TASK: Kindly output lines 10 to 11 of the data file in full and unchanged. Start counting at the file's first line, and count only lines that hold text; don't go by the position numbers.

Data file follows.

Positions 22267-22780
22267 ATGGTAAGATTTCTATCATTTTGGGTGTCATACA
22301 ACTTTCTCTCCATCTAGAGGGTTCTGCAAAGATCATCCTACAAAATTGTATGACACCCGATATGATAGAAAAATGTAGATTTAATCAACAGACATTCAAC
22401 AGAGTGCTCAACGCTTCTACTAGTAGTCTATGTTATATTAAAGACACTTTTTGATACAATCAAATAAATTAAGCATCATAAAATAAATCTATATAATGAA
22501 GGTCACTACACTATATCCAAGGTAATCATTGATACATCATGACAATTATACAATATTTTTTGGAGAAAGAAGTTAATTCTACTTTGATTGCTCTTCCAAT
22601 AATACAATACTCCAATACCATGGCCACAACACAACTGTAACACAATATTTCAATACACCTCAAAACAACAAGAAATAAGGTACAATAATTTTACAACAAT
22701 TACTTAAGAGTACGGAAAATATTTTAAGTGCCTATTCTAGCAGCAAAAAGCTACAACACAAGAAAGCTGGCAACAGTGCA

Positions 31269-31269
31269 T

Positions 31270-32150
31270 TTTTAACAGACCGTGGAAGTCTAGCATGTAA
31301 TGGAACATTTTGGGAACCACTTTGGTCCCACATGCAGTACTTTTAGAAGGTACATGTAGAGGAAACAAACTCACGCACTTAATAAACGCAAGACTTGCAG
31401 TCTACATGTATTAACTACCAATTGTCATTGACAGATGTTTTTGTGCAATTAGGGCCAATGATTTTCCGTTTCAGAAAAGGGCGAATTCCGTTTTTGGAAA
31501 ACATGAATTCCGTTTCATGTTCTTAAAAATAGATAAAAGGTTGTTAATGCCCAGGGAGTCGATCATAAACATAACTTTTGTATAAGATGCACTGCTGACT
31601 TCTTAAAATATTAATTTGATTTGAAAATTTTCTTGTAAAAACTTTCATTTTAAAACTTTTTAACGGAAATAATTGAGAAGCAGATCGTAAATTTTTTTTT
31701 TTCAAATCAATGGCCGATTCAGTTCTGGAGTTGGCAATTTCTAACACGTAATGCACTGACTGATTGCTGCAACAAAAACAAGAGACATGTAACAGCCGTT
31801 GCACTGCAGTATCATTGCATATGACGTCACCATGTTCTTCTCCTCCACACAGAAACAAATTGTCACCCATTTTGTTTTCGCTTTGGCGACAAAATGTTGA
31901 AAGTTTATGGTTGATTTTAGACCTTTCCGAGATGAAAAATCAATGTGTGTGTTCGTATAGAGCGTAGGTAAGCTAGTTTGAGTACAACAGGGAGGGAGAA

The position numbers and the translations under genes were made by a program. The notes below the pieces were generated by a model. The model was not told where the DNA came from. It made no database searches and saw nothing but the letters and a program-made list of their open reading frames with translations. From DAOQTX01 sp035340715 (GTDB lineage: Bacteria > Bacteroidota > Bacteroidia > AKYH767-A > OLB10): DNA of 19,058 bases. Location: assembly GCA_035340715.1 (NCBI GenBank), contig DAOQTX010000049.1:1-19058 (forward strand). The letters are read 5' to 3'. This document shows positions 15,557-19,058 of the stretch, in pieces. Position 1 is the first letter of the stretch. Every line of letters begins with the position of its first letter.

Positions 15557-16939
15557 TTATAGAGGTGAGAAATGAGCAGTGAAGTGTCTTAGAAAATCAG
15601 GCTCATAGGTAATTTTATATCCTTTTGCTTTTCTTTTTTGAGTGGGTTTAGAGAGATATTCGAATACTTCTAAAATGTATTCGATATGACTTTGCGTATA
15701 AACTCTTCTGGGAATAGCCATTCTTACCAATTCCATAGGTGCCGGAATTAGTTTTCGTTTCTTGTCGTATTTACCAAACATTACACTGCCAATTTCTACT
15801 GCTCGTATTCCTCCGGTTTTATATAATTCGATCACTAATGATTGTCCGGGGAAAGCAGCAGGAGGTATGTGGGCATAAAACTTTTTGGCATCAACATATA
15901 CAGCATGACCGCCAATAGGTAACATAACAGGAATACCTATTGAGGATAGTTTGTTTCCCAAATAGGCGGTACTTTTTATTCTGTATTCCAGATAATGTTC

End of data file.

Positions 31270-32150
31270 TTTTAACAGACCGTGGAAGTCTAGCATGTAA